Vaccine hesitance in adults may slow Pfizer child vaccinations

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RALEIGH, N.C. (WNCN) – The FDA has green-lit the Pfizer vaccine for children 12 to 15 years old. Pfizer reported their vaccine is 100-percent effective in for kids in that age group.

The next step is for the CDC to give its stamp of approval. That is expected to come Wednesday, along with guidance on how to roll out the vaccine for children.

Vaccine hesitancy in adults, however, may have an impact on vaccinating children.

Caleb Chung gets his Pfizer vaccine as part of a children’s clinical trial at Duke.

A Kaiser Family Foundation survey found about 20 percent of parents say they definitely will not have their child vaccinated. Another 15 percent say they only plan on doing so if schools require it.

These numbers showing the work pediatricians have ahead of them.

Caleb Chung was one of the first children under 16 to get a COVID-19 vaccine as part of the clinical trials at Duke. He said he had mild side effects after he got the shot.

“Not really too terrible. I just had to take the day off from work and stuff,” Chung said.

He’s hopeful his participation in clinical trials means his friends can soon get their vaccine, too.

“I just believe strongly in science and I believe that these vaccines will be safe and effective and a great way to help us get back to normal,” Chung said.

Going into the next school year, Chung’s father is glad to know his son will be safer.

“This is the perfect opportunity for us to expand protection and really as a society try to move past the pandemic as soon as we can,” said Richard Chung.

Moving past the pandemic might take some convincing of parents with just 30 percent of parents saying they would have their children vaccinated right away, according to that Kaiser Family Foundation survey.

Leading clinical trials for children at Duke, pediatrician Dr. Michael Smith said he would vaccinate his own children.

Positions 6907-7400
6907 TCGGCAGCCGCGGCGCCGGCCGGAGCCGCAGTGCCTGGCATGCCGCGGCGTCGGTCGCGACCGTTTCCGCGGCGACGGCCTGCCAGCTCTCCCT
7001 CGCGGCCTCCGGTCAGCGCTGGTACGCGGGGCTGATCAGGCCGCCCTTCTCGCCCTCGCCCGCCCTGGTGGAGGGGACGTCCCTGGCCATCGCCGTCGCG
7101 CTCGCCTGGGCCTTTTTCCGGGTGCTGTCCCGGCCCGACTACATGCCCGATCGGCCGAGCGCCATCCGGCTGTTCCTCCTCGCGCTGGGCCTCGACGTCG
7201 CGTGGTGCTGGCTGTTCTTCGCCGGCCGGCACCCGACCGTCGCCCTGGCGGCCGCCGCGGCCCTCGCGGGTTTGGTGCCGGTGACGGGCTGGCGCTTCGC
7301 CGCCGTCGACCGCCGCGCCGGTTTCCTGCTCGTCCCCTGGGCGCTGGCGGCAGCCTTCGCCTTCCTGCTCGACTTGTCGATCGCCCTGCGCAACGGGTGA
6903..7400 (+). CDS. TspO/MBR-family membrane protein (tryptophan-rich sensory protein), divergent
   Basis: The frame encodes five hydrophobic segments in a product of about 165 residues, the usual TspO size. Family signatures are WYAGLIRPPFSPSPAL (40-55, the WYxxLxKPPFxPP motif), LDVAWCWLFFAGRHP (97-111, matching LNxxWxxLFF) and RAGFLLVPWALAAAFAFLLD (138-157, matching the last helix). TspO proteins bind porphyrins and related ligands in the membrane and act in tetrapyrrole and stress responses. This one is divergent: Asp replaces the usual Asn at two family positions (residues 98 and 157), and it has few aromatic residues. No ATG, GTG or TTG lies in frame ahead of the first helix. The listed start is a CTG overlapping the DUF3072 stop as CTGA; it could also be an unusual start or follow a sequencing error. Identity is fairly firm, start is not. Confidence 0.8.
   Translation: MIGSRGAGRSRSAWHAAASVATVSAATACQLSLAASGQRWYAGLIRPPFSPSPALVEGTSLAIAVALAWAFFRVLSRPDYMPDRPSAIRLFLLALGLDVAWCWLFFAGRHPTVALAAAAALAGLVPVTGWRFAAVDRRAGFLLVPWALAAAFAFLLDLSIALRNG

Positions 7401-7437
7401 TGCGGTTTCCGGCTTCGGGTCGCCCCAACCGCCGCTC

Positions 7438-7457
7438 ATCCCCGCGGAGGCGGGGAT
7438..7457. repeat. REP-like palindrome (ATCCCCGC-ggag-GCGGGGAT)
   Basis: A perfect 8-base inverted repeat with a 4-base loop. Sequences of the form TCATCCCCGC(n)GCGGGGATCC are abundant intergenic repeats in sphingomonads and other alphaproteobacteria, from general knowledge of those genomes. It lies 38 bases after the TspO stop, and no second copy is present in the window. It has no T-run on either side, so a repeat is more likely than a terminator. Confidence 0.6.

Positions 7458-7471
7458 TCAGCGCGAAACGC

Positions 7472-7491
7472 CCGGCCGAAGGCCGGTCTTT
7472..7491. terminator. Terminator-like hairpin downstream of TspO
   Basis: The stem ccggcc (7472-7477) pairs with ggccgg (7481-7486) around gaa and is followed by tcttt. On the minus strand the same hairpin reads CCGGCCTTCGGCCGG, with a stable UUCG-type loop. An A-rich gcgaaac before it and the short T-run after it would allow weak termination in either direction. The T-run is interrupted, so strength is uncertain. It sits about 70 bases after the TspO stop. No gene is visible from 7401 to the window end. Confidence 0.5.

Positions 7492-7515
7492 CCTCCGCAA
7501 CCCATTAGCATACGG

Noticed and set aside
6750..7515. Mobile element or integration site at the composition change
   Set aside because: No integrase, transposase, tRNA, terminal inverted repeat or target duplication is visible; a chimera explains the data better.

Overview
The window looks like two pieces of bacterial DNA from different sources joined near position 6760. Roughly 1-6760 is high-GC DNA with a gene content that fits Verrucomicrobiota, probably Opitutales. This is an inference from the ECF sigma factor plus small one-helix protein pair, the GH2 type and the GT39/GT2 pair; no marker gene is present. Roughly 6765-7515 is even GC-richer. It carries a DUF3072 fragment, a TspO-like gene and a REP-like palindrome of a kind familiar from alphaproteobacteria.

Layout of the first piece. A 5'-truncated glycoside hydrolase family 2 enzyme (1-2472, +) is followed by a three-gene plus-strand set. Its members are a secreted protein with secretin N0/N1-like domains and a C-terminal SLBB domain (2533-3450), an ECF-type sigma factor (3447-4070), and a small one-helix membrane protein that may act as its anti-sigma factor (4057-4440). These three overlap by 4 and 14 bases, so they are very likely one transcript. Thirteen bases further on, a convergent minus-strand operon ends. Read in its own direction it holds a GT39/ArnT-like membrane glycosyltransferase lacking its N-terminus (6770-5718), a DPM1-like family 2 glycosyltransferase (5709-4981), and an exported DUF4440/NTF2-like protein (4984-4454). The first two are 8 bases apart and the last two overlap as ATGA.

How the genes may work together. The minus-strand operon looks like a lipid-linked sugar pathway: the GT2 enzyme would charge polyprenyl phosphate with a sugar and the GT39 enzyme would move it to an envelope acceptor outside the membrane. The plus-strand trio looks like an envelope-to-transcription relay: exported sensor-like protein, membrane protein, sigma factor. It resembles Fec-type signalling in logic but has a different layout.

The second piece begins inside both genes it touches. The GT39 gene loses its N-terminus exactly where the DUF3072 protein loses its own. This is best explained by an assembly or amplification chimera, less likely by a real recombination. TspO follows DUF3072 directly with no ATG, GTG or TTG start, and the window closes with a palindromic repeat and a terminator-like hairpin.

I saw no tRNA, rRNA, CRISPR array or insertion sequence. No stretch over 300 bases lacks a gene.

“I do think we, as a medical community, as a pediatric community, need to get out there and respond to parents who have specific questions about vaccine safety. That’s really the hard part going forward,” Smith said.

Smith said trial participants will continue to be monitored for the next two years. It’s unclear if children will need a booster shot but for now, Smith said the benefits of the vaccine seem to outweigh the risks.

“Let’s be clear, kids are affected by this. Certainly, some children do get admitted to the hospital. Certainly, some children do die from this. So, the risk is not zero,” Smith said.

As a father and a pediatrician himself, Richard Chung said he understands the concern.

“I see in that and hear in that someone who is just trying to do the right thing for their kid,” he said.

Ultimately, he hopes parents can see the vaccine has proven to be safe.

Side effects in children 12-15

Injection site pain, fatigues, and headache were the most common side effect in children in the 12 to 15 age group. Pfizer reported side effects were similar between the 12 to 15 age group and the 16 and over age group. Below are side effects seen after the first and second doses.

Injection site pain86%79%

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